I kept sinking into hollowness. My thoughts were disturbing. I couldn’t control anything. The mind was like a monkey that grabbed on to one branch of thought without really leaving the other that seemed to be still  lurking in the head.

Thoughts sneaked in and out of the mind without any indication. It was like intruders trespassing your person!

Past, present, future, reality, dreams, fears, reality, imagination and the surreal – everything merged into one big chaos in my head. There was no focus. Meditation, sleep – it all one big state of stupor – a negative feeling of despair. There were no boundaries – and if there were, I never knew when and why I crossed from one into the other. At times unaware of the crossing over myself! I was tormented. My mind would explode, I thought.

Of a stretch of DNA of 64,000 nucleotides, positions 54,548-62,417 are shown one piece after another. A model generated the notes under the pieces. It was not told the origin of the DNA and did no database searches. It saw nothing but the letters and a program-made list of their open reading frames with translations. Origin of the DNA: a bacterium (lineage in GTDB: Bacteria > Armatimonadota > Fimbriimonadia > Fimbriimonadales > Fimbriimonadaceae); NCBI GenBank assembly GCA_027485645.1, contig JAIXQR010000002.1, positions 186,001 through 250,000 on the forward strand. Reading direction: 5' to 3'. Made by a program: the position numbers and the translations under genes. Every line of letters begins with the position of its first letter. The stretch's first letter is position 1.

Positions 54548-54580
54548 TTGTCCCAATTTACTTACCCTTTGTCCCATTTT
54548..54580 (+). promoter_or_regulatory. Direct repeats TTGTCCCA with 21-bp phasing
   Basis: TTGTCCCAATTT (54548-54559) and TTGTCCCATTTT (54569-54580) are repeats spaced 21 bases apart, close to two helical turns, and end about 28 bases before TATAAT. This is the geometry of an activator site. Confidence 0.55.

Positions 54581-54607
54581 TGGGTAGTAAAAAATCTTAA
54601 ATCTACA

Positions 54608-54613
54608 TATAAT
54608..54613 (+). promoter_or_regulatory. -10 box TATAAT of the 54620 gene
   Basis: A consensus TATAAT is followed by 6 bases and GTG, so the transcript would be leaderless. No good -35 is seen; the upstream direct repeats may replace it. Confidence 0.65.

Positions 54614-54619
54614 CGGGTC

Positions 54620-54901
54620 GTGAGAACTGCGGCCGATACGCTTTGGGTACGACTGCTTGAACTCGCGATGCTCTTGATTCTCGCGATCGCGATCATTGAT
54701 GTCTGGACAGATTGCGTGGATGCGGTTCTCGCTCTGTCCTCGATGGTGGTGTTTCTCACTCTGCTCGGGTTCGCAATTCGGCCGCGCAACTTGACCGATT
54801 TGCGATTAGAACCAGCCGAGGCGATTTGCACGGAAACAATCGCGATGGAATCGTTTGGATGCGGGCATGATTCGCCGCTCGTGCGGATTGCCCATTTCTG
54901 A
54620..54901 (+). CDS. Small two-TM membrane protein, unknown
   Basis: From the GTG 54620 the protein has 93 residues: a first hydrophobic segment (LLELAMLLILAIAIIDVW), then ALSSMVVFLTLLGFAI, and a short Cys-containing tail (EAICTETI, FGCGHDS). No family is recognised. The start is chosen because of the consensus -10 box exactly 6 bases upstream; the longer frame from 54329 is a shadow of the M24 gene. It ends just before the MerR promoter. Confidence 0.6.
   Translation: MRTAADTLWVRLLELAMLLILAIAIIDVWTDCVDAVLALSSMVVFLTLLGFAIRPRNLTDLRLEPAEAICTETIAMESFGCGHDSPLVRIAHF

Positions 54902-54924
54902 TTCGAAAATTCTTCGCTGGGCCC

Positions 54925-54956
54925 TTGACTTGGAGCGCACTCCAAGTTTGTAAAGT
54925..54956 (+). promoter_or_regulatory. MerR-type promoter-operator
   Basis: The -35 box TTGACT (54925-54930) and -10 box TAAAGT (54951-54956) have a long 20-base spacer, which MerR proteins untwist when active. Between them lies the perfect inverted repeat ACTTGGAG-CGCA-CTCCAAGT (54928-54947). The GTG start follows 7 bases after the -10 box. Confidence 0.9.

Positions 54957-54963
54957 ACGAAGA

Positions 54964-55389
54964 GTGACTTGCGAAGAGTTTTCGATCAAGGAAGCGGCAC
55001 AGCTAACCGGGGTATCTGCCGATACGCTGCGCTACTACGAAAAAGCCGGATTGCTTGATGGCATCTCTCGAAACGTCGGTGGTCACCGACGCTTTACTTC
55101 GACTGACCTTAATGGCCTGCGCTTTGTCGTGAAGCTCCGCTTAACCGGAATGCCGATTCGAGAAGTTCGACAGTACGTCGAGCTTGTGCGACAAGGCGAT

My eyelids turned into a screen. I saw it all. Tom and Jerry cartoons from my childhood to Star-Trek. My grandparents and great grand mother talking to me on one side of the screen and my family coming over to pick me up on another part of the same screen. Yes, it was a very disturbing phase that seemed never-ending.

Finally, the breathing techniques had been developed further. While listening to the sermon, I realised it was day 4. What!